Around this week, a baby’s ears are sufficiently developed that he can hear for the first time. The womb is a protected environment, but it is not a particularly quiet one.
Your baby has a lot more growing to do before birth, but he is getting bigger every day. He is now 5 to 5 and a half inches from crown to rump, and weighs about 5 ounces.
By week 18, your baby’s bones are beginning to ossify, as cartilage hardens into bone. If you could see a picture of your baby now, he would look more like an infant — and less like the alien of just a few weeks ago. By this point in pregnancy, your baby’s face has grown chubbier and rounder, and his features are becoming increasingly refined and well proportioned. The eyes are now in the proper place, as are the ears. In every respect, your baby is becoming more and more himself: as of week 18, the pads on the ends of his fingers will begin to develop distinctive fingerprints.
Around this week, a baby’s ears are sufficiently developed that he can hear for the first time. The womb is a protected environment, but it is not a particularly quiet one: babies can hear their mother’s heartbeat, as well as the rush of blood through the umbilical cord. There is evidence that unborn babies come to recognize their mother’s voice, and are disturbed by sudden, loud noises.
Don’t hesitate to talk and sing to your baby, if you aren’t doing so already. Most women find that, during the course of pregnancy, they develop a powerful intimacy with their unborn child. You are probably already speculating about what your child will look like, and what kind of personality he will have. Will he have your husband’s nose, or your distinctive coloring? Will he inherit your Uncle Max’s wicked sense of humor, or his grandmother Lila’s artistic talent?
You’ve probably been considering various names, and jotting down some of your top choices. Try these out in your conversations with your baby, and see if any particular name seems to fit.
You may want to write down your observations and impressions of your unborn child. Many couples keep a pregnancy journal, in which they also record milestones, like the first time they heard the baby’s heartbeat, or felt him move. You can tape your baby’s ultrasound photos in the journal, and maintain a running list of baby’s names.
If you attend a childbirth or parenting class, keep notes of key points in your journal. At your baby shower, ask friends and family members to write messages to you and your baby. Have your partner take periodic photos of your growing belly, and include these in your journal as well. Before you are in the early stages of labor, when you are waiting for the baby to make an appearance, you and your partner can jot down your feelings and observations, hopes and fears. Later, when you are up to it, your pregnancy journal is also a good place to write about your birth experience.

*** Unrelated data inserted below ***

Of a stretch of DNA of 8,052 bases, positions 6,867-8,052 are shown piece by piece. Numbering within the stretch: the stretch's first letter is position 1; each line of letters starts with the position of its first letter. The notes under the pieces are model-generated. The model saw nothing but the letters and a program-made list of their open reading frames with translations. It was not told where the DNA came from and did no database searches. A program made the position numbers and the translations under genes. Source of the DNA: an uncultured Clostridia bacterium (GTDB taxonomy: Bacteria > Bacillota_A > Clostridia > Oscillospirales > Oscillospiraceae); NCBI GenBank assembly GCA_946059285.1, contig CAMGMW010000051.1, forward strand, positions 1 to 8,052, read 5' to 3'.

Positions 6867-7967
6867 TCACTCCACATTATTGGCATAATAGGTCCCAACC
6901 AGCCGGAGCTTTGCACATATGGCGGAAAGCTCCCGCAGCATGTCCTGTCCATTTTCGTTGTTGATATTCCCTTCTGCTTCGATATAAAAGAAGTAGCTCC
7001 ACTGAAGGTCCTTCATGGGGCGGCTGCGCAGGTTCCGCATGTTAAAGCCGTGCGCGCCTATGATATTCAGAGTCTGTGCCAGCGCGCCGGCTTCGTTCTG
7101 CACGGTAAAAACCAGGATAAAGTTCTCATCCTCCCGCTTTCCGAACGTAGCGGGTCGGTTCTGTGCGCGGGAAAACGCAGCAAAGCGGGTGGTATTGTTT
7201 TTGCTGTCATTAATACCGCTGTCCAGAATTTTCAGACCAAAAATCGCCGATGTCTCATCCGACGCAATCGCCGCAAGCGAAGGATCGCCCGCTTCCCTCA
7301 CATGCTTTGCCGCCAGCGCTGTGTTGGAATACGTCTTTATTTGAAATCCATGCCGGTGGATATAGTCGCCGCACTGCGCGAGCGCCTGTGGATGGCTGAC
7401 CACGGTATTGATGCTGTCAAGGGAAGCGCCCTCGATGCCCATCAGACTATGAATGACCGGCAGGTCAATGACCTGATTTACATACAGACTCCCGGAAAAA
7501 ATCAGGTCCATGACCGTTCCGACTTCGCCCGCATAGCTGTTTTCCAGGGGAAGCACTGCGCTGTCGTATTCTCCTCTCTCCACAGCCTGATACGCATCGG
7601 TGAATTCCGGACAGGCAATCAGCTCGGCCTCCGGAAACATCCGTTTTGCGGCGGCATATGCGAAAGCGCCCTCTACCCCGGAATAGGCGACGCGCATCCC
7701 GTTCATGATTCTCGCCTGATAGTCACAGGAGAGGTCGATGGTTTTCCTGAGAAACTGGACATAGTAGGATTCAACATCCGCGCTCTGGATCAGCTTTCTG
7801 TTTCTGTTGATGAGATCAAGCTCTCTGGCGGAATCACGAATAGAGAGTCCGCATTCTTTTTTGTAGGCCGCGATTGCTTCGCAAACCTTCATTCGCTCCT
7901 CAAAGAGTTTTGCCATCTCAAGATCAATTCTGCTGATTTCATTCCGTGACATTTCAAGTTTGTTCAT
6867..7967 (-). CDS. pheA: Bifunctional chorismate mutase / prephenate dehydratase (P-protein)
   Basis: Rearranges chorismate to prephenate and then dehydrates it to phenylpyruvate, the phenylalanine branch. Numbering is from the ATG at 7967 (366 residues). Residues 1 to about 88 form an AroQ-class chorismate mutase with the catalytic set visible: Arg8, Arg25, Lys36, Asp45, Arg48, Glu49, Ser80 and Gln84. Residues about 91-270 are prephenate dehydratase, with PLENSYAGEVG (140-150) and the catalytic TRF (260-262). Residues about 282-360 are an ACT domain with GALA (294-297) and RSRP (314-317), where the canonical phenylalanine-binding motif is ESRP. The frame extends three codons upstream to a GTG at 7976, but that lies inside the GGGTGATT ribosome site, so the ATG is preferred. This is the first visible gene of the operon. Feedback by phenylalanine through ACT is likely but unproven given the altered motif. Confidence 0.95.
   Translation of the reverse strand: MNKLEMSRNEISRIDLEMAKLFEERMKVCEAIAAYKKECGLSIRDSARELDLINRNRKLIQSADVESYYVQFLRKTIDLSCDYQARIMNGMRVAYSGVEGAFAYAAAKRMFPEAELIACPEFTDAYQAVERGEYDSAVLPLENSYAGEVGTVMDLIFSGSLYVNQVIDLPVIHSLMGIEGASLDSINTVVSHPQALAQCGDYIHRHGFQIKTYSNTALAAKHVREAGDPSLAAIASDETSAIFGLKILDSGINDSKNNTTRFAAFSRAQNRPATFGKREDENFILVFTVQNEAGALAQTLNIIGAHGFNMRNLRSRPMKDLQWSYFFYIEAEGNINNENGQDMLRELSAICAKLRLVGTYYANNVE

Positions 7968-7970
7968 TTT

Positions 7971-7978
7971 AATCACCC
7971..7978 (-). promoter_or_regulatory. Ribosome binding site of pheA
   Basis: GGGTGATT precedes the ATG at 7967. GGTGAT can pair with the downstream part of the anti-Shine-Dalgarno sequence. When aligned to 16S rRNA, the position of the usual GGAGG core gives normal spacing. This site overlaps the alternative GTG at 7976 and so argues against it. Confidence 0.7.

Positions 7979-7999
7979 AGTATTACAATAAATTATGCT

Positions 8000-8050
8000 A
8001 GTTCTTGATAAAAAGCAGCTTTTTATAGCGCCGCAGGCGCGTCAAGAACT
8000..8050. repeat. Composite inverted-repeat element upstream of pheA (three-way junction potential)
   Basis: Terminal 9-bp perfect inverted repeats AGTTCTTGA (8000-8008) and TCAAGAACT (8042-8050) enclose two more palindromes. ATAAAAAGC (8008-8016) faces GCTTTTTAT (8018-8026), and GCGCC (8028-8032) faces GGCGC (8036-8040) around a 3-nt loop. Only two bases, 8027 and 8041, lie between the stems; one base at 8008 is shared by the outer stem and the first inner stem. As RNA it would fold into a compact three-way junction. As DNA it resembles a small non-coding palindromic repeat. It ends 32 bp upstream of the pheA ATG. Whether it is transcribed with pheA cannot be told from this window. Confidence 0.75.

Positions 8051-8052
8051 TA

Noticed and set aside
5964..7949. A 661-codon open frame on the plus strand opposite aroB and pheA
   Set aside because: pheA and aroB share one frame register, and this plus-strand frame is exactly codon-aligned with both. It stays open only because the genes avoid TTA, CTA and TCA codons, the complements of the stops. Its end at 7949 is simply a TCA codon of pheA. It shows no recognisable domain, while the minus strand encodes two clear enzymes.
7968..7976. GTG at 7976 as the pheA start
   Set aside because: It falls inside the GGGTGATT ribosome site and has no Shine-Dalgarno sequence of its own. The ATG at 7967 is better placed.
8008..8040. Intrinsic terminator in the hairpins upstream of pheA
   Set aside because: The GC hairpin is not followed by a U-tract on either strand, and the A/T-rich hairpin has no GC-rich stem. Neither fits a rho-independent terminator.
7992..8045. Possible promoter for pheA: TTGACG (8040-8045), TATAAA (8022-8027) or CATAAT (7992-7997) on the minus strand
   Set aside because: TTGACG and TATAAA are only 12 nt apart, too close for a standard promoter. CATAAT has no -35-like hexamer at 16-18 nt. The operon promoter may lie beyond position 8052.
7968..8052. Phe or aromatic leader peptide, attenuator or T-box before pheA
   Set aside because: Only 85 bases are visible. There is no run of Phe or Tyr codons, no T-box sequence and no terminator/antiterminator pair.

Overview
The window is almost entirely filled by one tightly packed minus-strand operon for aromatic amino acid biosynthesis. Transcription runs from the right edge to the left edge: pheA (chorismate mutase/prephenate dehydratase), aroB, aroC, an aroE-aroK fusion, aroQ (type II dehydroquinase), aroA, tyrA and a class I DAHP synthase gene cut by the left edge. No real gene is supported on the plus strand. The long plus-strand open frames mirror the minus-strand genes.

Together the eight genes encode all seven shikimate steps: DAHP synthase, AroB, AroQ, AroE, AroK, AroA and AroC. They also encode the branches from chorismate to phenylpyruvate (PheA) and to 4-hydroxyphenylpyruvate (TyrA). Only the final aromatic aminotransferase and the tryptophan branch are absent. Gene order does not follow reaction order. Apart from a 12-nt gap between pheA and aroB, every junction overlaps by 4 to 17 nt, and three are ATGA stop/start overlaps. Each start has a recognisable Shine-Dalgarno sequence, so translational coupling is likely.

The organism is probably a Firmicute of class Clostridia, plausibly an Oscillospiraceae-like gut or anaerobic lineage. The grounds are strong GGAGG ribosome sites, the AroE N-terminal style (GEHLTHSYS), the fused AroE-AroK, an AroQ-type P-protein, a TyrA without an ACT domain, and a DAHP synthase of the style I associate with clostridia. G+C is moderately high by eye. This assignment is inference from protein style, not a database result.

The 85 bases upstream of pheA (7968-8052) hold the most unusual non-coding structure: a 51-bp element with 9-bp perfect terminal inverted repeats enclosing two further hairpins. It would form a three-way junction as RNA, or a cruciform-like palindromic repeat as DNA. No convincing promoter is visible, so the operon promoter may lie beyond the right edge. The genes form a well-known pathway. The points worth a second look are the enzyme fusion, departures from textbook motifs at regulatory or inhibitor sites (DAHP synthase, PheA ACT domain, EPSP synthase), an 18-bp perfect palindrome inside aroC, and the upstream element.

Between the 18th and 20th weeks, many doctors order an ultrasound to check on how the baby is doing. You can include the results of the ultrasound in your baby’s scrapbook.
Pregnancy and childbirth are such intense experiences that it is probably inconceivable to you now that you will forget a minute of it. In fact, becoming a parent is even more intense and all-consuming, and it will be likely to drive many things out of your mind. Moreover, one day your child will be old enough to enjoy seeing the photos and hearing the memories, and you’ll be very glad that you kept a record to share with him.
If you haven’t done so already, you could start looking for a pediatrician or family doctor for your baby. Talk to friends, neighbors and colleagues, and collect as many referrals as you can. But don’t go by word of mouth alone; this is an important decision — and a highly individual one. Make appointments to meet with a few doctors, and bring along a list of questions.
You’ll likely make your decision in part on how much you like a particular physician as an individual, but don’t base your choice on charisma alone. Find out basic information about the practice. You’ll want to know what insurance the office accepts, the availability of care on the weekends and at night, and the names of hospitals with which the practice is affiliated.
You should also ask each doctor about parenting issues that are important to you — like breast feeding, immunizations, or nutrition — and make sure that your views are compatible. During your visit, observe how the office operates, and be aware of the little details. Is the office staff pleasant and helpful, or brusque and stressed out? Is the atmosphere kid-friendly? Is it easy to get to and is there plenty of parking nearby? Can you get a same-day appointment for urgent care? Do they have weekend or evening hours?
This isn’t a decision to be made lightly. Particularly in the first years of your child’s life, your baby will see the doctor frequently — not only for regularly check-ups, but for everything from ear infections to strep throat to stitches. And this could be a very long relationship: if all goes well, your child could be seeing the same physician for many years to come.
Campbell, Stuart MD. Watch Me Grow. St. Martin’s Griffin.
Supple, William F., Jr, Ph.D, Becoming A Baby: How Your Baby Grows From Day-to-Day, Picket Fence Publishing.
Curtis, Glade MD and Judith Schuler. Your Pregnancy Week by Week. Da Capo Press.
Spencer, Paula, Parenting Guide to Pregnancy and Childbirth, Ballantine Books.
American Academy of Family Physicians, Pregnancy Calendar, Week 18. http://kidshealth.org/
Kidshealth.org. The Senses and Your Newborn. August 2008. http://kidshealth.org/parent/growth/senses/sensenewborn.html
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